Walk away from what isn’t and towards what could be. Allow yourself to feel the hurt and know that it’s sad and cry if you need to, but walk away. Remember all the work and love and hope you put out there, recognize that it was not wasted, that every time you give time and love and energy it changes you for the better. See that whether that time and love and energy was received or not has no reflection on you, and is only a sign that you need to move towards people and places that can accept what you are offering.

It’s ok to take a quick look back if you need to, to wave a little goodbye to the things that weren’t, the future that isn’t. But remember, just one quick look. Don’t linger, don’t hold out hope for a surprise happy ending. Just say goodbye and keep on walking.

Because, honey, that wasn’t your train.

We The People

I was too nervous to watch the election coverage last night. I turned my phone to silent, put on my coziest pajamas, and went to sleep. I woke once or twice, and fought the urge to check on the progress. What would be would be, and I somehow felt that my faith in the good, paired with my refusal to look at results would protect us all. I was so wrong.

I wept this morning when I saw what had happened while I slept. Sobbed, actually, unable to make sense of what I was seeing. Today is my youngest child’s 3rd birthday, and I am terrified of the country he will wake up to.

But that’s the trick, isn’t it?  To not see this as a reflection on our country, on the people we will walk past and talk with today? The trick is to see this as the delusion of the group who was somehow able to turn out in larger, louder numbers. To remember that the most publicized voices are rarely the ones we should be listening to.

We are a good people, we are a loving people. Look at the ways our country has changed and grown in the past few years. Look at the people in our lives – friends, coworkers, family members – who now have rights and protections they were denied for so long. I have to believe in my heart that the love and courage of the many can still drown out the hatred and fear of the few. And I have to believe in my heart that this is still the truth: there are more of us than there are of them. We are stronger. We love harder. Our faith in the good cannot be shaken even in the face of darkest evil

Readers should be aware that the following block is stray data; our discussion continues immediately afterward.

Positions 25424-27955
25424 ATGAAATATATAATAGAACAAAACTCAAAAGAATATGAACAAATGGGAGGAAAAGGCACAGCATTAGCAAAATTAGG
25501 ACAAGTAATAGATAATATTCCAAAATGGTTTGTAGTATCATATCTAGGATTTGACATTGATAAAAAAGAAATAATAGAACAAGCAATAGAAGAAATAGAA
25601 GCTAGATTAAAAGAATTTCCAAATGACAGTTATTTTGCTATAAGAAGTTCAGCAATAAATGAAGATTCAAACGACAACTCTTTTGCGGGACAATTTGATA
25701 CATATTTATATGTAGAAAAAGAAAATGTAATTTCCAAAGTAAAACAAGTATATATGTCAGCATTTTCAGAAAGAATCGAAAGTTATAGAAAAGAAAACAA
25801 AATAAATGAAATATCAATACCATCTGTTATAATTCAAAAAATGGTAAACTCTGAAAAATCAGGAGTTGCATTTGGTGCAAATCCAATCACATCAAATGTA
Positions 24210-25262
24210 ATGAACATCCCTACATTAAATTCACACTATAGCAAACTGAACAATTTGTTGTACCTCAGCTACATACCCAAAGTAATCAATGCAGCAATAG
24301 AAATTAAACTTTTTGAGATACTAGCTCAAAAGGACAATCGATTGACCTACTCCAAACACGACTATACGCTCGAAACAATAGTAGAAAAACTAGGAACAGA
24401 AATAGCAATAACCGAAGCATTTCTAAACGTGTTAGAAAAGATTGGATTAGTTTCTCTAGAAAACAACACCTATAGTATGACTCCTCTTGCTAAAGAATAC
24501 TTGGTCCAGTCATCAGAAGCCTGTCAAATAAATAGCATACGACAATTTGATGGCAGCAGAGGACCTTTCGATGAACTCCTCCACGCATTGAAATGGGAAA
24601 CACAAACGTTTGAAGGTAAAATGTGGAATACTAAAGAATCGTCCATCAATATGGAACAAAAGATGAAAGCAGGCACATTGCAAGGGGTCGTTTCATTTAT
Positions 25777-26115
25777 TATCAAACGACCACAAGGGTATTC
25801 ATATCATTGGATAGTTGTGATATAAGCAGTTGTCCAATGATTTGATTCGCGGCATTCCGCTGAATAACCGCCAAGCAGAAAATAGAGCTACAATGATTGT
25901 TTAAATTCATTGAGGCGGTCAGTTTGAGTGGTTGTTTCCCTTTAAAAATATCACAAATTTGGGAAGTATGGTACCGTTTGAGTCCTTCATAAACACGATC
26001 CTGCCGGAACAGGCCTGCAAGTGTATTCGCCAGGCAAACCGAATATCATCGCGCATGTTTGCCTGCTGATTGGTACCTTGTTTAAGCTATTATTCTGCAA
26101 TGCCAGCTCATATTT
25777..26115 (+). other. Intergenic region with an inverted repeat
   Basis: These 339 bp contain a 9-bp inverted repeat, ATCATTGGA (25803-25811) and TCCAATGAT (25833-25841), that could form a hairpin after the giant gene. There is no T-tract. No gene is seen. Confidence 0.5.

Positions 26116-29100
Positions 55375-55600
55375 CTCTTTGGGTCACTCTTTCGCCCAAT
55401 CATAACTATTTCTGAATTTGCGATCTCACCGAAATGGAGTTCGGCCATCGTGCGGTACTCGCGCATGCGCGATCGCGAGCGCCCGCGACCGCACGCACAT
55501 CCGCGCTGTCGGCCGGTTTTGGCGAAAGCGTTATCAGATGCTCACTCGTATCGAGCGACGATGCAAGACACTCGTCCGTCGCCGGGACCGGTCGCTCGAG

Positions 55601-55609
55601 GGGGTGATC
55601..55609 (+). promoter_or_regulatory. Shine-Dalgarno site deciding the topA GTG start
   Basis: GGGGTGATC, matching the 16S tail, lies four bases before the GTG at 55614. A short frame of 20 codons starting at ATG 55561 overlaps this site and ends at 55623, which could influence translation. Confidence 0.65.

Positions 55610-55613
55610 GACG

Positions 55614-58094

I’m thinking this morning of all the photos I’ve seen in my life of dangerous places, war torn nations, ghettos where children still played in the streets, friends still sat with heads tipped together and spoke of big, impossible dreams. We have been fortunate in recent history to live in a country where our leaders, for the most part, tried to keep us together and safe and happy. There are countless people in countless places who have never felt those things, but who work towards happiness anyway.

That is what I have to do, what we all have to do in this terrifying time. Work towards happiness anyway. Love one another anyway. Fight for what is good and right anyway. The test of a person, a family, a people is not what we do when the road is smoothly paved for us, but what we do when everything around us has crumbled. We show our true colors and make whatever God we believe in so very proud when, in moments like this, we stand together and refuse to let fear destroy us.

Please, do not let fear destroy you today. Cry your tears, wrap up your tender little hearts, and go out into this beautiful world. Smile at strangers. Over-tip the person who makes your coffee. Call your mom or your dad or your sister or your friend from second grade and tell them how very very very much you adore them. Hold the door for the person behind you, even if you think they might be one of them.  Especially if you think they might be one of them. Because that’s what he wants, isn’t it? To scare us, to divide us, to build a freaking wall between us. No. Not today, not in my life, not in my country. I will not let the hatred of some dampen the love of many. I will not let fear crush my sense of community with every single person around me.

Today is not about that one man. He is not us and we are not him. Today is about you and me and all of us, rising together to show the world what we are truly made of. We are made of love. We are made of courage. We are made of strength. And nothing can tear that away from us.

His Delicate Secrets

shoes

The first time I heard about him, I had a feeling I would fall in love with him. They told me he was 5 1/2, and seemed very bright, although he had never spoken a word.

The day I finally met him, I wore the shirt with the buildings all over it. They told me that he liked to build things, and I hoped it would help him to see me as a friend. I knew he had trust issues. I would, too, if I had been bounced around from home to home for so many years.

He looked at me with serious eyes as I walked toward the table where he was eating. “Peanut butter and jelly, huh?” I asked, smiling. “I like mine with strawberry jam, cut diagonal with a glass of milk.”

I could see him considering this, looking at his own grape-jellied sandwich that had not been cut in any way. He looked up at me, quickly, and I could see the question in his eyes.

“I like grape jelly, too,” I said, softly. “Maybe I can bring one with strawberry jam tomorrow, and we can both share.”